I wish Herodias could have understood how good it feels to forgive rather than to nurse hatred and grudges.  It sounds like she was laser-focused on her revenge, however. 

She made a plan – so she would be ready when the opportunity came.  The opportunity for her revenge came on Herod’s birthday – there was a big party for his birthday.  This would have been a party for men – women of good reputation didn’t go to these parties – not even Herodias, his wife, would have been invited.  I read that the only women usually found at these kinds of gatherings were women who danced and entertained men after the meal.  Whatever the equivalent was in those days of women who jump out of cakes.

So then it is peculiar that his daughter, who is actually Herodias and Herod Philip’s daughter, comes in to dance.  Here the daughter is simply called Herodias but in other places she is called the daughter of Herodias or Salome. Most theologians I read speculate that it was Herodias who sent her daughter in there, not caring about her daughter’s reputation as much as she is banking on that Herod has been drinking and just might be feeling generous enough to offer her what eventually does.  The King said to the girl, “Ask me for whatever you wish, and I will give it.”

The girl leaves and asks her mother, “What should I ask for?”  Now what kid does that?  If you ask my kids what they want, they don’t come and ask me – they know very well what they want.  They probably have a list prepared right now they could hand you.  Coming up with requests isn’t hard for kids usually.  So that’s why some think that Herodias had coached her daughter beforehand, “After you dance for your stepfather, if he offers to give you something, come and tell me.”

Well, we know what Herodias told her daughter to request – the head of John the Baptist – on a platter.  I always thought that part was a bit extra nuts – that it had to be on a platter. But whatever.  The scriptures say that Herod was grieved to do it, but because he didn’t want to lose face in front of his guests and go back on this promise to the girl, he had John beheaded.  The head was placed on a platter, given to the girl, and the girl gave it to her mother.  This is the gospel of the Lord?  This is the good news of Jesus?

Well, thank goodness, this story doesn’t stand by itself in scripture – right before this, we are hearing the story of all that Jesus was doing and how word was spreading about his healing and the disciples were going out and casting out demons and curing the sick in Jesus’ name.  And right after this story about John’s death, the miracles continue with the feeding of the five thousand and Jesus walking on water and doing more healings. 

But just as John was killed for speaking truth to power, the same thing would eventually happen to Jesus.  This gospel of Jesus Christ – this gospel that makes life worth living, that brings healing to the sick and wholeness to our hearts and amazing grace, it is not without cost.  For John the Baptist and for Jesus and for countless martyrs for the faith it cost them their earthly lives.  And we are living a very shallow, hollow, surface sort of faith if we think it does not cost us something as well.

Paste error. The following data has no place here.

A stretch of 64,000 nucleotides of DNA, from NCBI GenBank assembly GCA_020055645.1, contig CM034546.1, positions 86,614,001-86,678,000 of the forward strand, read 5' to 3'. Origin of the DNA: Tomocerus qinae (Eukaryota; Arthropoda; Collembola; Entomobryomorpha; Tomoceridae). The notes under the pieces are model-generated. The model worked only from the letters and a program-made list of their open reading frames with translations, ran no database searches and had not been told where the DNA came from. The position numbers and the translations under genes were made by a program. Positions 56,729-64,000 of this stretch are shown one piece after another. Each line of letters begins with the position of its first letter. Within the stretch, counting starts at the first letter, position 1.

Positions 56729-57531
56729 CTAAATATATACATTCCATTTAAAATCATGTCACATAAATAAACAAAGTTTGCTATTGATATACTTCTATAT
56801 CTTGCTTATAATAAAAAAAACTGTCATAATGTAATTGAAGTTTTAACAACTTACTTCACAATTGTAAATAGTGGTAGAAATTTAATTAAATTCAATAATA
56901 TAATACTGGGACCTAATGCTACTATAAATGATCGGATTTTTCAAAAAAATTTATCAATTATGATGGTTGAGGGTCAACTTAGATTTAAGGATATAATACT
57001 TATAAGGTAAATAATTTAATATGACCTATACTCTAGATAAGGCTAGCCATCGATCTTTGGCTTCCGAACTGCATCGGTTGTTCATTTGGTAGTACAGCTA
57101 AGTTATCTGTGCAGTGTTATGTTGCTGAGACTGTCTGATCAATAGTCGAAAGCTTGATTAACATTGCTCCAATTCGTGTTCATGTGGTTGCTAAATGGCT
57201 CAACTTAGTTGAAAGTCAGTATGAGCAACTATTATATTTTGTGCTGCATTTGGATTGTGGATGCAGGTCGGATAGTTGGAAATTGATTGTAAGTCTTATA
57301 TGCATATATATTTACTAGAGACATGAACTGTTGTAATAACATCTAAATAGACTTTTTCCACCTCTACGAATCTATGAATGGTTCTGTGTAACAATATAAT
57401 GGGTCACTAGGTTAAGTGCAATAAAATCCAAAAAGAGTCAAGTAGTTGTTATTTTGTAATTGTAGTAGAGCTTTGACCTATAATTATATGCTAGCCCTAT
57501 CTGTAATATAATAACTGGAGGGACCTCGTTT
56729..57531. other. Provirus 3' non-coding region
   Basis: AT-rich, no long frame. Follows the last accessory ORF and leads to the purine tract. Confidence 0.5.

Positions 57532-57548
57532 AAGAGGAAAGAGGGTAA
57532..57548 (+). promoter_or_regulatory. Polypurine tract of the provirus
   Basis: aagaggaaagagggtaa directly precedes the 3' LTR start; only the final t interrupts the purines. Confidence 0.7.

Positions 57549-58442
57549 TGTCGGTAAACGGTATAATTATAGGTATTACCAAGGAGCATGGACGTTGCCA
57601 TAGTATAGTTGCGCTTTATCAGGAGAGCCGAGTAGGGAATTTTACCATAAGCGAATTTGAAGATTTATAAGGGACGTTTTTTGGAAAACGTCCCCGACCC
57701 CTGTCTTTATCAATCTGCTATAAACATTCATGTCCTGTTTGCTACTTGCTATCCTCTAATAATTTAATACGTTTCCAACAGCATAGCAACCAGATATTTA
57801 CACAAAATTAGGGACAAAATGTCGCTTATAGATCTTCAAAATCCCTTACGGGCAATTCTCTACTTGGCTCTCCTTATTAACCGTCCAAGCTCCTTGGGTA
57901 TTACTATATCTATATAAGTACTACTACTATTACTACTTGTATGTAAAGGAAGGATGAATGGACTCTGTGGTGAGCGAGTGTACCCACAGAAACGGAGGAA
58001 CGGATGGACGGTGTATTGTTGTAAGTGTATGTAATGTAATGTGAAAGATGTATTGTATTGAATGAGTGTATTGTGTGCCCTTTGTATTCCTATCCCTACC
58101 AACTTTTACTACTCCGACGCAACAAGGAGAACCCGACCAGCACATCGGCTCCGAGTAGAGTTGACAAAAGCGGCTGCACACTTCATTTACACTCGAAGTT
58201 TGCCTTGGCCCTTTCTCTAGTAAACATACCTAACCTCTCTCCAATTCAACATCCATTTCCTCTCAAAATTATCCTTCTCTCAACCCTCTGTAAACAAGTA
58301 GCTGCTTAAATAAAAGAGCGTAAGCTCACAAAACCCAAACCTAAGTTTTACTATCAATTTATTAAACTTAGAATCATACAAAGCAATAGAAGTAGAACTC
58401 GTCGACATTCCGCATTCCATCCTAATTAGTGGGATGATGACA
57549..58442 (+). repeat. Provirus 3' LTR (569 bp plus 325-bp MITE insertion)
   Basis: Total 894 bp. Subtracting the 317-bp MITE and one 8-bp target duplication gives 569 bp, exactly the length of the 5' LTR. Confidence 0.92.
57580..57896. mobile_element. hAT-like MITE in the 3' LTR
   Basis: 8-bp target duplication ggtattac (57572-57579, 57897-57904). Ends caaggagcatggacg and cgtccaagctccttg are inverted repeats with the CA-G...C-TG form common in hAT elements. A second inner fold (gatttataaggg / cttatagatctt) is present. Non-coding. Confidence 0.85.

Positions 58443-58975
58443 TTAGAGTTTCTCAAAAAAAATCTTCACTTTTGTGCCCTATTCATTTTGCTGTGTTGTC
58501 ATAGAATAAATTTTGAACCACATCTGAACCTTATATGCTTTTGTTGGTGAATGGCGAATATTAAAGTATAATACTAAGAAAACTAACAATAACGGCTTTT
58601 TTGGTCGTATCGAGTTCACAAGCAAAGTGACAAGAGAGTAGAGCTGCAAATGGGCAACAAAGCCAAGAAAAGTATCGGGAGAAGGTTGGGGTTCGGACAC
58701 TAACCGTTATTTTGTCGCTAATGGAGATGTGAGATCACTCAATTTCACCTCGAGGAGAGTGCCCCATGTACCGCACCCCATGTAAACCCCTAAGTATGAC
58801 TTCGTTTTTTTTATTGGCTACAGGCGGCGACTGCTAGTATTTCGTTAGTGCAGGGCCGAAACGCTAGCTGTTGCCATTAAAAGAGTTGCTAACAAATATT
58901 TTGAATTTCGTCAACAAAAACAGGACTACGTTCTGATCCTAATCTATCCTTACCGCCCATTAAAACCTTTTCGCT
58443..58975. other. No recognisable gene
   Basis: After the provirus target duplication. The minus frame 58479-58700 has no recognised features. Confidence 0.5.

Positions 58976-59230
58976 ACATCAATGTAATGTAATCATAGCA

C.S. Lewis said, “The Christian way is different:  harder, and easier.  Christ says, “Give me your all.  I don’t want so much of your money and so much of your work:  I want you…no half measures are any good.  I don’t want to cut off a branch here and a branch there, I want the whole tree….  I will give you a new self instead.  I will give you Myself.”

What does this mean?  It means we are the children of God, given the gift of God’s grace – and a gift like this – how can we help but want to thank the Giver?  How can we do this?  How can we live lives of responding in thankfulness for God’s beautiful grace? 

Being willing to be convicted when we are wrong and try to do better is a start.  Giving not just out of our leftovers but giving our first fruits, the best we have to offer to God, that is a start.  Stepping up, being brave to use our voices and efforts to speak up for justice for those who are experiencing injustice, that’s a great start.  Forgiving, even and especially when it is hard, turning away from the temptations that make us less than the people God has called us to be, being diligent about studying the Word of God, beginning and ending our days and filling the hours in between with prayer, visiting the sick and the elderly and the homebound, writing the note of encouragement and support, teaching your children about the Lord’s prayer, the creed, and the ten commandments, honoring your parents with visits and support especially as they age, being honest in word and deed, using your words to speak well of others and never cut others down, be faithful to your spouse, be thankful for what you have….all of these things are a great way to start.

Not because our salvation is dependent on us doing these things but because we are so thankful for the love that Jesus has already so freely given us, we want our lives to be transformed by him. Isn’t that what we want?  I mean when someone gives you a gift, you want to respond in turn, and I pray that we never take God’s grace so for granted that we forget to seek him daily and be shaped by Jesus daily. 

Most of us will likely never be killed because of our faith, and yet this faith we share does require something.  Namely everything.  May God help us to give this in Jesus’ name.  Amen.


2 thoughts on “This Is The Gospel of the Lord? (a sermon from 7/12/15)

  1. Your story of the boyfriend rings true in my life. Forgiveness – grace – is amazing. It liberates – the forgiver more than the forgiven. Is that why God is so free with grace?

    This provoked me into a post of my own.

    You are most amazing!

    Being liked by a lesbian (even a Christian Family Values Lesbian) probably doesn’t help you.

    1. Thanks for your comments on my blog – I’m sorry I’m not terribly good at checking my comments yet and responding! Still very new at keeping up with my blog regularly. Looking forward to checking out your blog!